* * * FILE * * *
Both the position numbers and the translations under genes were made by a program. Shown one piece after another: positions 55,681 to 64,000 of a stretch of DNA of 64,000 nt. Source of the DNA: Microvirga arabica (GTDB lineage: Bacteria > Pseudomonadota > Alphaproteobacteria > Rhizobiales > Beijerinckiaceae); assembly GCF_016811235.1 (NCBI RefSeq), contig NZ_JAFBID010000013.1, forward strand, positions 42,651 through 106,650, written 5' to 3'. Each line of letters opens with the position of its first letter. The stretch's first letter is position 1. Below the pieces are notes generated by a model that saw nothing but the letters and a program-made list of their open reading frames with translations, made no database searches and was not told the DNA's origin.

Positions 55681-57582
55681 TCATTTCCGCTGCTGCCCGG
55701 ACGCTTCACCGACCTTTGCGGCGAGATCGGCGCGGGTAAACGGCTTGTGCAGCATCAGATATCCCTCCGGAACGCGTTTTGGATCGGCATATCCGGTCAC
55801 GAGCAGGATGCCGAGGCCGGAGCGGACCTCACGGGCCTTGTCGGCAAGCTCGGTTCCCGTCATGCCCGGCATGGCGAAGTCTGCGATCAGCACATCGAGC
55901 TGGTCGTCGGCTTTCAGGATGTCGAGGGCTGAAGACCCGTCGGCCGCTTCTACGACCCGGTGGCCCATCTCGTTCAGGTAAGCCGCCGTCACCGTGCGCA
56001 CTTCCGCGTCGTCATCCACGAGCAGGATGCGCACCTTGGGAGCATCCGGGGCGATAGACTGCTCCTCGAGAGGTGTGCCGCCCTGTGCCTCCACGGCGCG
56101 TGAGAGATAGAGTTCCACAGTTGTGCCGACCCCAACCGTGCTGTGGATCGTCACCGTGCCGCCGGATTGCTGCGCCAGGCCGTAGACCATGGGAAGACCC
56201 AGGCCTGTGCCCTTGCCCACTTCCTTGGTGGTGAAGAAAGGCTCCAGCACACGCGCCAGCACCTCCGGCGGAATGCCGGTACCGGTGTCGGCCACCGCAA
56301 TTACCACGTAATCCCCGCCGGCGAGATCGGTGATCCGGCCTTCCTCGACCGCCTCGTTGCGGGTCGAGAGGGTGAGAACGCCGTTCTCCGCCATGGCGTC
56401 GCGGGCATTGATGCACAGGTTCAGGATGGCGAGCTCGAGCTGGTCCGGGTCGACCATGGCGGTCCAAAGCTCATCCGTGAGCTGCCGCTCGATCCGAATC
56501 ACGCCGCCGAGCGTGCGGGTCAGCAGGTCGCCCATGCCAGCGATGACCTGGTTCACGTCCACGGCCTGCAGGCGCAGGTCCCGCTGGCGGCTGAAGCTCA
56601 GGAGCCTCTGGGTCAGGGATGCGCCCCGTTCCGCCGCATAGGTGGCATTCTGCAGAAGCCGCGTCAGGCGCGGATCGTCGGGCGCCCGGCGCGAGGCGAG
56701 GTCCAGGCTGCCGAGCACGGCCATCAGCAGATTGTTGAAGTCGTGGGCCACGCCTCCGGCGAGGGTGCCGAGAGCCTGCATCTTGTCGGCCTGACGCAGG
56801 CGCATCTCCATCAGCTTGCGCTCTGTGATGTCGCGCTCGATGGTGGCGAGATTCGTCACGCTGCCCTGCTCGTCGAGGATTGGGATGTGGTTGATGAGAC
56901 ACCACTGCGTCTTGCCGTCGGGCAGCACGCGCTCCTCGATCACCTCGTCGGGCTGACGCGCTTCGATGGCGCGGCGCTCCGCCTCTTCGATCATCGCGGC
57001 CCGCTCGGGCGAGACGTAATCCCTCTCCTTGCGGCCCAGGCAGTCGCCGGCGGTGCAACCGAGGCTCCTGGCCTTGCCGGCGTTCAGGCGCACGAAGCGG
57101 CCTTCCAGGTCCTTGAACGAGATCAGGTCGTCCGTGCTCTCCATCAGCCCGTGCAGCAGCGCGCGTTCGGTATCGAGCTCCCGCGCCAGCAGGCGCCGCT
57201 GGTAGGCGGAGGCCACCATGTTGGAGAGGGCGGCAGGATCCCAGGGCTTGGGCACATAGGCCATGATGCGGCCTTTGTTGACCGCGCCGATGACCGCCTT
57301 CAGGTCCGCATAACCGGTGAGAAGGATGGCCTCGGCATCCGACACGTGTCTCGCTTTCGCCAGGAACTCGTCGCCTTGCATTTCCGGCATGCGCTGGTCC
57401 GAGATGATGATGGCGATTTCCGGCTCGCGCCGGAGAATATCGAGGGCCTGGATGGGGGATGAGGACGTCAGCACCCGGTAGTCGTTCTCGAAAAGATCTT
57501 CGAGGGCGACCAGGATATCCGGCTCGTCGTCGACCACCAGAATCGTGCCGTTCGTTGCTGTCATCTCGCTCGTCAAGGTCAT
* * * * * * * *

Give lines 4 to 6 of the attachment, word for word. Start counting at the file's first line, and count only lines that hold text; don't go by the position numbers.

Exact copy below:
55701 ACGCTTCACCGACCTTTGCGGCGAGATCGGCGCGGGTAAACGGCTTGTGCAGCATCAGATATCCCTCCGGAACGCGTTTTGGATCGGCATATCCGGTCAC
55801 GAGCAGGATGCCGAGGCCGGAGCGGACCTCACGGGCCTTGTCGGCAAGCTCGGTTCCCGTCATGCCCGGCATGGCGAAGTCTGCGATCAGCACATCGAGC
55901 TGGTCGTCGGCTTTCAGGATGTCGAGGGCTGAAGACCCGTCGGCCGCTTCTACGACCCGGTGGCCCATCTCGTTCAGGTAAGCCGCCGTCACCGTGCGCA